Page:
I hate gravel.
Frank, the guy who built the barn, leveled off a hill, bulldozed it, trucked in gigatons of gravel, and then parked big rigs on it.
Breaking ground for a new garden is unbelievably difficult. Before I can do anything, I have to get the gravel out. This can only be done after drenching rains with the aid of a pick axe, a lot of determination, and hours of time.
Where I could, I made raised beds, but that’s not always possible. When I say Frank leveled the hill, I mean that in a broad sense. My yard is anything but level. If I tried to level it with raised beds, the roses would be level with my roof line.
I hate gravel.
I break ground, usually, in small increments – about 3×3 feet. It can take the better part of a day. The gravel is predictable. First I will have a thin layer of small gravel embedded in leaf debris and the topsoil that has managed to form in 25 years. Below that are huge chunks of gravel – the size of my fist or larger. That layer is a good 8 inches thick. When I get the ground broken enough to get to it, I pry one piece at a time out with the aid of a crow bar. It’s ‘orrible, it is, it is.
After all that, I cart the gravel out and dump it on the road. Then, one 40 lb. of soil at a time, I put earth where there had been geologic atrocities. Conservatively speaking, I have nearly 2 acres of gravel.
It’s ‘orrible, it is, it is.
When we put in the fence, we used a jackhammer. It’s bad. Really bad. I am not exaggerating. [I reserve the right to exaggerate in future stories, but it’s not necessary in this one.]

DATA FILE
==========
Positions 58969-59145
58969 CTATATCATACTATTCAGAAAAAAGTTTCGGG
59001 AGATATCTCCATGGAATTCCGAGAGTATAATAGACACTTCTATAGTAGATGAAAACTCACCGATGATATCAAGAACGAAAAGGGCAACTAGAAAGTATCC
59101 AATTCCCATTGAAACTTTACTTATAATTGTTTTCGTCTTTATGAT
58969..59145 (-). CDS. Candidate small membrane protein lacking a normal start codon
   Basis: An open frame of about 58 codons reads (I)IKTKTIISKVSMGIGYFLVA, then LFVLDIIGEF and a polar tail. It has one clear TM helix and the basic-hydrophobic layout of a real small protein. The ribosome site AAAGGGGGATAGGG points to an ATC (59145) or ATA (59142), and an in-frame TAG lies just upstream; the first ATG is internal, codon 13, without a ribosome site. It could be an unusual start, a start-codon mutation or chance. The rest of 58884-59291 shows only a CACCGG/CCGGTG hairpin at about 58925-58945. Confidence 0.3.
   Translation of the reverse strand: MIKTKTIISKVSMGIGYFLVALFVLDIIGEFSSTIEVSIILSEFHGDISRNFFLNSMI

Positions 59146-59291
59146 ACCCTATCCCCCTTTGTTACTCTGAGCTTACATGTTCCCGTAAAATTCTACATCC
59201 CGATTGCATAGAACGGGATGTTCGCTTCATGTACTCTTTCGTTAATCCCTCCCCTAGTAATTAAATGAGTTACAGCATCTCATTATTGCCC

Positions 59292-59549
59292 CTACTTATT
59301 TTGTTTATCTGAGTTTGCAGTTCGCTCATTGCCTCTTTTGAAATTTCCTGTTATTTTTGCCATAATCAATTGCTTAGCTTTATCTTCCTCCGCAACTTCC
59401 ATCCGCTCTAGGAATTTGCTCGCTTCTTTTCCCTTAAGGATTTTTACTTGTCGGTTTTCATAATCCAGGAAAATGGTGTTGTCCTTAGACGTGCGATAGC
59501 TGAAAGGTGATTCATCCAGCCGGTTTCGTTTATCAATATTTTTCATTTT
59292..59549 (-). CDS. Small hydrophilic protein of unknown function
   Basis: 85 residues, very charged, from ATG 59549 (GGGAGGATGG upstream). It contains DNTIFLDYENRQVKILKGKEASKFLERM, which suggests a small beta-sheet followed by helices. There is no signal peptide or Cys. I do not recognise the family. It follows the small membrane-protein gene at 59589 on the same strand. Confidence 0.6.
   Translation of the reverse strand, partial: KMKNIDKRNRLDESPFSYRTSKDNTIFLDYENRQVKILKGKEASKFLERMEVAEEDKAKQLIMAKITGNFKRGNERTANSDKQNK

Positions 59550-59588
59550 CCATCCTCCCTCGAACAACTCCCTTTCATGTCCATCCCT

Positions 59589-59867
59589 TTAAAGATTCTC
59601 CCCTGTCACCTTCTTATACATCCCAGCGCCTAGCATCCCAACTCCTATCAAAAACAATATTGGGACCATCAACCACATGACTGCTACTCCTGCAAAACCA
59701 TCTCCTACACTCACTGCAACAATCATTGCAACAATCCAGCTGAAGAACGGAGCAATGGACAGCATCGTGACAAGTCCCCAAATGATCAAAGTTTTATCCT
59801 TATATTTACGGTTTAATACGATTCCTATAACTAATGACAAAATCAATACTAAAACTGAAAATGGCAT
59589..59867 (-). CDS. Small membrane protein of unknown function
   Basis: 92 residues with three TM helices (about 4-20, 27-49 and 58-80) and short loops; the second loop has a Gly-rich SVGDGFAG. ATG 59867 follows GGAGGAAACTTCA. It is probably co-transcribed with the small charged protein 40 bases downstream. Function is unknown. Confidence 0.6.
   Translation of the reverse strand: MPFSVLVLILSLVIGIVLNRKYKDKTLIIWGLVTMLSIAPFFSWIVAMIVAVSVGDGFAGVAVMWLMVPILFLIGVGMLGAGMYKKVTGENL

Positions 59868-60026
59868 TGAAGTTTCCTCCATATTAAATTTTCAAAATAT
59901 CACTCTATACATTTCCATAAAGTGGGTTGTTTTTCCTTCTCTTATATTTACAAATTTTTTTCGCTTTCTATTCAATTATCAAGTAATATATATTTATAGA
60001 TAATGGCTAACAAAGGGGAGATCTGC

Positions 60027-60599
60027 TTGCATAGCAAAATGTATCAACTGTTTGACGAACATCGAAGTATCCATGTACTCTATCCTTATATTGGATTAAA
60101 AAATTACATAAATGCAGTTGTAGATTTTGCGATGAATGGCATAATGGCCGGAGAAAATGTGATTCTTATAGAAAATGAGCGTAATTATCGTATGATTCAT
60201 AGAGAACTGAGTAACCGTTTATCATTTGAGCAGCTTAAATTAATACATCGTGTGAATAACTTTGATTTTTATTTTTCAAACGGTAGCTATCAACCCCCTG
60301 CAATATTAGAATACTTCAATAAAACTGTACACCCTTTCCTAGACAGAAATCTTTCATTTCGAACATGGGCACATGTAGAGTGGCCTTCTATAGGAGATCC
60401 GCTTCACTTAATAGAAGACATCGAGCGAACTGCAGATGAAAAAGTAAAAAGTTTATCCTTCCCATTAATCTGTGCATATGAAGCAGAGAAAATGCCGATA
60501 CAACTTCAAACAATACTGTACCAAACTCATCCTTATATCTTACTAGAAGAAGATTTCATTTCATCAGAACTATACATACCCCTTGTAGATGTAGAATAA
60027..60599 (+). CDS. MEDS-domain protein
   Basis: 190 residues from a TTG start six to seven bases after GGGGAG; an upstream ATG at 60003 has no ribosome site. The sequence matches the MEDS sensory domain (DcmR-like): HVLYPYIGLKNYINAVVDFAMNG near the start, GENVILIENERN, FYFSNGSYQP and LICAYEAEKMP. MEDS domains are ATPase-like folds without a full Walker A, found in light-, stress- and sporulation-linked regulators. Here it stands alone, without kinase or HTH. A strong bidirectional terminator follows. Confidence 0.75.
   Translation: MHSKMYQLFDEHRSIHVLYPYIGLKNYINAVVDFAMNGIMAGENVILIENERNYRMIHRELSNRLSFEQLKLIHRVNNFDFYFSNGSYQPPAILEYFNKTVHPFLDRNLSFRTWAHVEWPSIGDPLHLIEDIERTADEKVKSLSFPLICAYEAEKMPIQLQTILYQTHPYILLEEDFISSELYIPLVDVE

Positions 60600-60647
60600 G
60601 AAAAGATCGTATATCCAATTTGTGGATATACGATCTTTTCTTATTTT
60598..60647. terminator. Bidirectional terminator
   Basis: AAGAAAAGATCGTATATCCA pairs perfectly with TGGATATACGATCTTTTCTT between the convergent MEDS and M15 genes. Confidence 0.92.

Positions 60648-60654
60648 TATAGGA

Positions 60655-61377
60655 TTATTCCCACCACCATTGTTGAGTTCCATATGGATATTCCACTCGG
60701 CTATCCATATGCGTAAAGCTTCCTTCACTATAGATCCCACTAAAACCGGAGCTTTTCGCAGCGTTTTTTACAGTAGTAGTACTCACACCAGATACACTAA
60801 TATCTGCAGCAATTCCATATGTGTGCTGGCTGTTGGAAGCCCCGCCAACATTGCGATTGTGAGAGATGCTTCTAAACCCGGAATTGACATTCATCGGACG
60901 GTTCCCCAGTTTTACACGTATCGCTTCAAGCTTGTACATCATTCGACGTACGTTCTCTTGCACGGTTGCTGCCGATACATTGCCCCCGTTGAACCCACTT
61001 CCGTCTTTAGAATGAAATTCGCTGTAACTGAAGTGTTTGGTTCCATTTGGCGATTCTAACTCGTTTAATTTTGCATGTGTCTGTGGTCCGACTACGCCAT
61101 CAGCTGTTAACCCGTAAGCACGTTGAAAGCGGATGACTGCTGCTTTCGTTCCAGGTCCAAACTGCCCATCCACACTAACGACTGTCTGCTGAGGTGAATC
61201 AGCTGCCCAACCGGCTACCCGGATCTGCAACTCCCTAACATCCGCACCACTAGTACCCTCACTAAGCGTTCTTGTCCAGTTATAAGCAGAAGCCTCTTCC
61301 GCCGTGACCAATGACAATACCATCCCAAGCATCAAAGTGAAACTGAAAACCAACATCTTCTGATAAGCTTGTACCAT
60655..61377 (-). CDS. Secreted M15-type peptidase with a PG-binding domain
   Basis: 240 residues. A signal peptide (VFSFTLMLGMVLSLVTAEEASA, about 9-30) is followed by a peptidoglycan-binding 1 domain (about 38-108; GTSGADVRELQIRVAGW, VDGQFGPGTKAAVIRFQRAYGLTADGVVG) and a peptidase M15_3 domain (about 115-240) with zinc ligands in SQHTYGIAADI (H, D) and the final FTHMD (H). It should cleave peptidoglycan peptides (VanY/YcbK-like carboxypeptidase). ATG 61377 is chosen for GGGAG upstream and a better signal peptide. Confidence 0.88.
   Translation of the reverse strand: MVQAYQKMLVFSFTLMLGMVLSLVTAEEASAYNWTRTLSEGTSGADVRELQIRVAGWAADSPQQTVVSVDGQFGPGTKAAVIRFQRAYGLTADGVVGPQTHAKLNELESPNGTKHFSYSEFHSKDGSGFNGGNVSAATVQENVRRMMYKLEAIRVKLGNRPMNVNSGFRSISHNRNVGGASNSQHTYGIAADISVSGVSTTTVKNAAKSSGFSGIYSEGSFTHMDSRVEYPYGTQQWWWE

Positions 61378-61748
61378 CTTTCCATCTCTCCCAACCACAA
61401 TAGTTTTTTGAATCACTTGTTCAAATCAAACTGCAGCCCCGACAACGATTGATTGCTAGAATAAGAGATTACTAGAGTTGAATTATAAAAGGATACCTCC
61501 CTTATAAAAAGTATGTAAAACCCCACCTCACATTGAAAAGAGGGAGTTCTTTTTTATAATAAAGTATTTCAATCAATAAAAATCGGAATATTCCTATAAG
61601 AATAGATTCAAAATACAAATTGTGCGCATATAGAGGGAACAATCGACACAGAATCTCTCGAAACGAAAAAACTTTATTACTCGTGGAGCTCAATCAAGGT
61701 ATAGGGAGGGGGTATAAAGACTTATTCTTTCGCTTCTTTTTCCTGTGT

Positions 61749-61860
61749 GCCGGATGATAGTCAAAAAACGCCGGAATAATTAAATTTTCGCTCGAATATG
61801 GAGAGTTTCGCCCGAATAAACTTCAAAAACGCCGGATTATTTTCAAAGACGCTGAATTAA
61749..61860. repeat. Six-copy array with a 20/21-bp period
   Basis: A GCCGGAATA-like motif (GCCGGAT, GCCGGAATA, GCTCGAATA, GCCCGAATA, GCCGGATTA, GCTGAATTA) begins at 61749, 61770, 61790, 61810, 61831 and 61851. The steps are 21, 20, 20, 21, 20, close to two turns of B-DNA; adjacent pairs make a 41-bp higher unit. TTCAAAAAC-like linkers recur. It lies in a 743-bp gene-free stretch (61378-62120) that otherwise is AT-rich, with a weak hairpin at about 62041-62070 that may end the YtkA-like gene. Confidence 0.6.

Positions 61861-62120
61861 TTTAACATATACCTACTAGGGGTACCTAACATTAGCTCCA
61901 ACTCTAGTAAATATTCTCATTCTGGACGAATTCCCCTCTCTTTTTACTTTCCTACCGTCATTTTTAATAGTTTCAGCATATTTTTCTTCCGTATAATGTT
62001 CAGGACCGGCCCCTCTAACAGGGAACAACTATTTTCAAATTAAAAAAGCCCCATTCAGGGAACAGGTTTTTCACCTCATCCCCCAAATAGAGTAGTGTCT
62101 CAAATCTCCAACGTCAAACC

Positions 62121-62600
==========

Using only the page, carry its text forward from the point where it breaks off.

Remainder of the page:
To be cursed with this gravel situation is an irony of sorts, because I like rocks. I have rocks scattered all over my house. Instead of tacky seashell wind chimes and t-shirts, I bring home rocks as souvenirs. (I also bring home shells, driftwood, seedpods and other pieces of nature that strike my eye.) They sit on bookcases, dressers, desks, my dashboard, in bowls, and on counters. I like rocks.
A few years ago, you couldn’t go anywhere without encountering a bin of polished rocks with words engraved in them. Man…I love those things. Words and rocks – it doesn’t get any better. I have a whole bag of them plus a bunch of them scattered around the house and one, very precious one, tucked into a medicine bag hanging from my rearview window. I like rocks. I really do, but I quit buying them when I learned whole mountains were being mined to satisfy my wordstone need.
But more than rocks, I love mountains. I cannot fathom how anyone can defend mountaintop removal mining. They take a beautiful mountain, covered in magnificent trees, teeming with wildlife and reduce it to gravel.
The myth of it being good for the economy is usually cited. Balderdash. Coal companies are hauling far more coal out of here than anytime in history and simultaneously employing far fewer people to do it. And if coal is equivalent to economic prosperity, why are the largest coal-producing counties the poorest. The emperor has no clothes.
In a state that has suffered economic deprivation for generations. I understand the problems that could result should the practice be banned. But at what cost do we annihilate our mountains? When we destroy them, we not only lose them, but we lose our communities, our history, and our culture.
When my son was born, my (ex)husband and I suffered a radical economic setback. Our goal was to climb from destitute to simply poor. It was another horrible situation. I could have sold the kid and ended the poverty.
I could have. Would I have? Nope. I believe the word is inconceivable.
More knowledgeable people than I have railed on the subject of mountaintop removal mining and I listen to them carefully. I can’t retain the facts and figures. I can’t discuss at any depth all of the issues surrounding the practice. I’m usually good at such things, but in this case I can’t get past the initial shock than anyone could think this is a good idea. All I know is I would no more destroy one of these mountains than I would sell my child.
I hate gravel. I like rocks. I love mountains.